As is shown in FIG. 4, when a sensor is driven with a high video rate (so as to read at a high speed of a little less than 200 mm/sec), the influence of the vertical register driving time TV cannot be ignored.

SUMMARY OF THE INVENTION

The present invention has been attained in view of the foregoing discussion, and an object thereof is to provide an original document reading apparatus that can read at high speeds due to a shortened vertical register driving time TV.

Additional objects and advantages of the invention will be set forth in part in the description which follows and, in part, will be obvious from the description or may be learned by practice of the invention. The objects and advantages of the invention will be realized and attained by means of the elements and combinations particularly pointed out in the appended claims.

To achieve the objects and in accordance with the purpose of the invention, as embodied and broadly described herein, the invention comprises a plurality of line sensors arranged in a uniformly staggered array in a first scan direction, each of the plurality of line sensors including: a plurality of light receiving elements producing an image signal, and an analog image signal storing means for storing the image signal and for delaying output of the image signal according to a delay value, wherein each of the analog image signal storing means has a delay value equal to the others of the analog image storing means.

In an original document reading apparatus according to the present invention, the same delay value for one or more lines is set to respective output delay means built into the line sensors, so that the transfer time in a vertical register can be reduced corresponding to the delay value. In the case where no delay is set, a vertical register has to be transferred with respect to the respective stages, so that the transfer time in the vertical register for one-line output becomes long. Thus, it is possible to make the driving time in the output delay means shorter than the driving time where no delay is present and it is possible to read at a correspondingly high speed.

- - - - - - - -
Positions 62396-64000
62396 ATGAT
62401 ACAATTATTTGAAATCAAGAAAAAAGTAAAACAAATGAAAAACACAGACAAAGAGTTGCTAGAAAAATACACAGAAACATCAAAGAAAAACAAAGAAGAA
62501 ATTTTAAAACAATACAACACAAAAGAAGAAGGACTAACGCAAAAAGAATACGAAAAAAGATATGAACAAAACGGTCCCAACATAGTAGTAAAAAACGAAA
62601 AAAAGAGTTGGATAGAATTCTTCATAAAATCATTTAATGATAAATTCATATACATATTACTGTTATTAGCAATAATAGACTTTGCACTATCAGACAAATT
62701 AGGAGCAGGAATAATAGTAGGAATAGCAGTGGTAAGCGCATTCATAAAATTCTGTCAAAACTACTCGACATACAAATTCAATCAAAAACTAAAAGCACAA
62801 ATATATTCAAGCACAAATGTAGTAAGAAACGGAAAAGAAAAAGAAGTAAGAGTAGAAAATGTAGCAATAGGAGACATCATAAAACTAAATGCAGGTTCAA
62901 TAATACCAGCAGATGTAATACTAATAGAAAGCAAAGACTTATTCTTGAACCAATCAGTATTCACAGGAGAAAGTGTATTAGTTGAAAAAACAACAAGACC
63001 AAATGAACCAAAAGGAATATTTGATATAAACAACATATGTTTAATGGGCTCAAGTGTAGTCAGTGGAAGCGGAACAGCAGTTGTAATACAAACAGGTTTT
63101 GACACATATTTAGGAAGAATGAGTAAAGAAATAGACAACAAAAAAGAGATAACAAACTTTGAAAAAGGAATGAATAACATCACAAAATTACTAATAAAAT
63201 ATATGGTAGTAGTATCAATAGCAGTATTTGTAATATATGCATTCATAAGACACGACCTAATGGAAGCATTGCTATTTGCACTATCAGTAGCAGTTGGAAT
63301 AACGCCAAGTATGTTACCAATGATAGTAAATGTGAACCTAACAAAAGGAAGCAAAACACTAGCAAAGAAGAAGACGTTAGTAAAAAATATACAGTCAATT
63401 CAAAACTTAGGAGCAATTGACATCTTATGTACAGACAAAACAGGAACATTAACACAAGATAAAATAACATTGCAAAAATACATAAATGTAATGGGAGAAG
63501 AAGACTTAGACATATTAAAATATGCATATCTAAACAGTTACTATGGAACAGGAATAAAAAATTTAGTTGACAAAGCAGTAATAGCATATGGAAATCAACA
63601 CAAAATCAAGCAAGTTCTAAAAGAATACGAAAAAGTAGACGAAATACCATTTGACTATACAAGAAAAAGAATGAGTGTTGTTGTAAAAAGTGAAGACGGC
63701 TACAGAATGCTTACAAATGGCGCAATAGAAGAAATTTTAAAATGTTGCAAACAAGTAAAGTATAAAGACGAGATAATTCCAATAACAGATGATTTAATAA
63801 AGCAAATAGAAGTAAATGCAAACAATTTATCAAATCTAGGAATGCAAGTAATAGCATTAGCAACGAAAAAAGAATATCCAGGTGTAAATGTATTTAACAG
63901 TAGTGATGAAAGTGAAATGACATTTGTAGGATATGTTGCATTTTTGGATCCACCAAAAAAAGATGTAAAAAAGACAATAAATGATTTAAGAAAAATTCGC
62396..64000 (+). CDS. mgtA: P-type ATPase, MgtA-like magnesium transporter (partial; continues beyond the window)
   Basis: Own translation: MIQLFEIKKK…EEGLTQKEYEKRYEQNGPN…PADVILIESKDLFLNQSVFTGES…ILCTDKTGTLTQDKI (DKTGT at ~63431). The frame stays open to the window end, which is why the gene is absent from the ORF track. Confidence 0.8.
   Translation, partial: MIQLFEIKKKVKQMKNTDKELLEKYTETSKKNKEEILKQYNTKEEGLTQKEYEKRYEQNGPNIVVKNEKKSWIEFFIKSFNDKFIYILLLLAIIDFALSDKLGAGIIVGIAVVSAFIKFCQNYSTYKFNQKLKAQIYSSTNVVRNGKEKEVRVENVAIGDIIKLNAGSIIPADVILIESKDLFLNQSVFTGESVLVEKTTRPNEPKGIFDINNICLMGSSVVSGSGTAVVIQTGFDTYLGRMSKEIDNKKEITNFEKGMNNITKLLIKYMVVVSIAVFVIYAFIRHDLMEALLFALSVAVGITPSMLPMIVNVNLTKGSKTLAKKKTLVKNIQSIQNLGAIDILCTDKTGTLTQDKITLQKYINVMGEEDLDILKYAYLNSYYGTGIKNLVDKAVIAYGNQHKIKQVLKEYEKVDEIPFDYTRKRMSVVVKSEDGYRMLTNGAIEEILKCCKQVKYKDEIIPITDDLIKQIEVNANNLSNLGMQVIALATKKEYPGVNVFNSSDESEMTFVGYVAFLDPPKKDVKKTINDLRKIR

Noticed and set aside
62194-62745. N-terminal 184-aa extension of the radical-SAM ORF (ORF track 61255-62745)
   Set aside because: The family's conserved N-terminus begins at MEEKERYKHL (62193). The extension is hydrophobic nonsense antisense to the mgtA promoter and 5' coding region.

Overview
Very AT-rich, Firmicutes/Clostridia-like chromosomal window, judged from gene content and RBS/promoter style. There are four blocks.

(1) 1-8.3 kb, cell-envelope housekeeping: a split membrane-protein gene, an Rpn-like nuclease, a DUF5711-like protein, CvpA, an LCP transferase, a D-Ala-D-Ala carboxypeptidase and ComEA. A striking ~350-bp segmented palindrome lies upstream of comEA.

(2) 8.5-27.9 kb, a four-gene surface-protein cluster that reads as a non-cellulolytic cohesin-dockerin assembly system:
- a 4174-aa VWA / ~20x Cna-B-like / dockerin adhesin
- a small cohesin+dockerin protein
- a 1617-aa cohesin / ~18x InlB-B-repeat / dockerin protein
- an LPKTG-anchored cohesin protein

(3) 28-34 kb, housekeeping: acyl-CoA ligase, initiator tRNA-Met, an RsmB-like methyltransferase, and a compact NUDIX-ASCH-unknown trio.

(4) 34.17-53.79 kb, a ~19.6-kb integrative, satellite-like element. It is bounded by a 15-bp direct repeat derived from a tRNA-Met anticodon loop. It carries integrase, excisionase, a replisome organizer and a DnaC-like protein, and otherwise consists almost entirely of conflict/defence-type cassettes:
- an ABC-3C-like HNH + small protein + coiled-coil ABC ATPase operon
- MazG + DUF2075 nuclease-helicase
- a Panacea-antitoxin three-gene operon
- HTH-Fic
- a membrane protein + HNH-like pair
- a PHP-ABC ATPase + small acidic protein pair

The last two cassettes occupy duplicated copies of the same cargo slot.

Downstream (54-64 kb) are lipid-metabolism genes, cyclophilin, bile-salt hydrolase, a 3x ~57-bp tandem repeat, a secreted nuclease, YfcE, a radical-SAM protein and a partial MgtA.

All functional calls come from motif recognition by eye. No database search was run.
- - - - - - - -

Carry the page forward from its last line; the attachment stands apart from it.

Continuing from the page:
BRIEF DESCRIPTION OF THE DRAWINGS

An embodiment of present invention will be described with reference to the accompanying drawings.

FIG. 1a and FIG. 1b are diagrams explaining an embodiment of the original document reading apparatus according the present invention;

FIGS. 2(a-f) are diagrams illustrating an example of a driving signal for a vertical register;

FIG. 3 is a diagram explaining the relation between the vertical register driving time and the horizontal register driving time during reading of one line;

FIG. 4 is a diagram illustrating the relation between the video rate and the reading speed;

FIG. 5 is a diagram illustrating an arrangement of a unit of an image reading apparatus using a line sensor according to the present invention;

FIGS. 6a and 6b are diagrams illustrating a circuit arrangement of driving ICs in the best case according to the present invention in comparison to a conventional circuit;

FIG. 7 is a diagram illustrating a circuit arrangement of a line sensor provided with an analog memory;

FIGS. 8a and 8b are diagrams illustrating an example of a driving signal for the analog memory of FIG. 7;

FIGS. 9a and 9b are diagrams explaining the control of a built-in memory and an external memory; and

FIGS. 10(a-f) are diagrams illustrating examples of the pattern of a driving signal for the analog memory.

DESCRIPTION OF A PREFERRED EMBODIMENT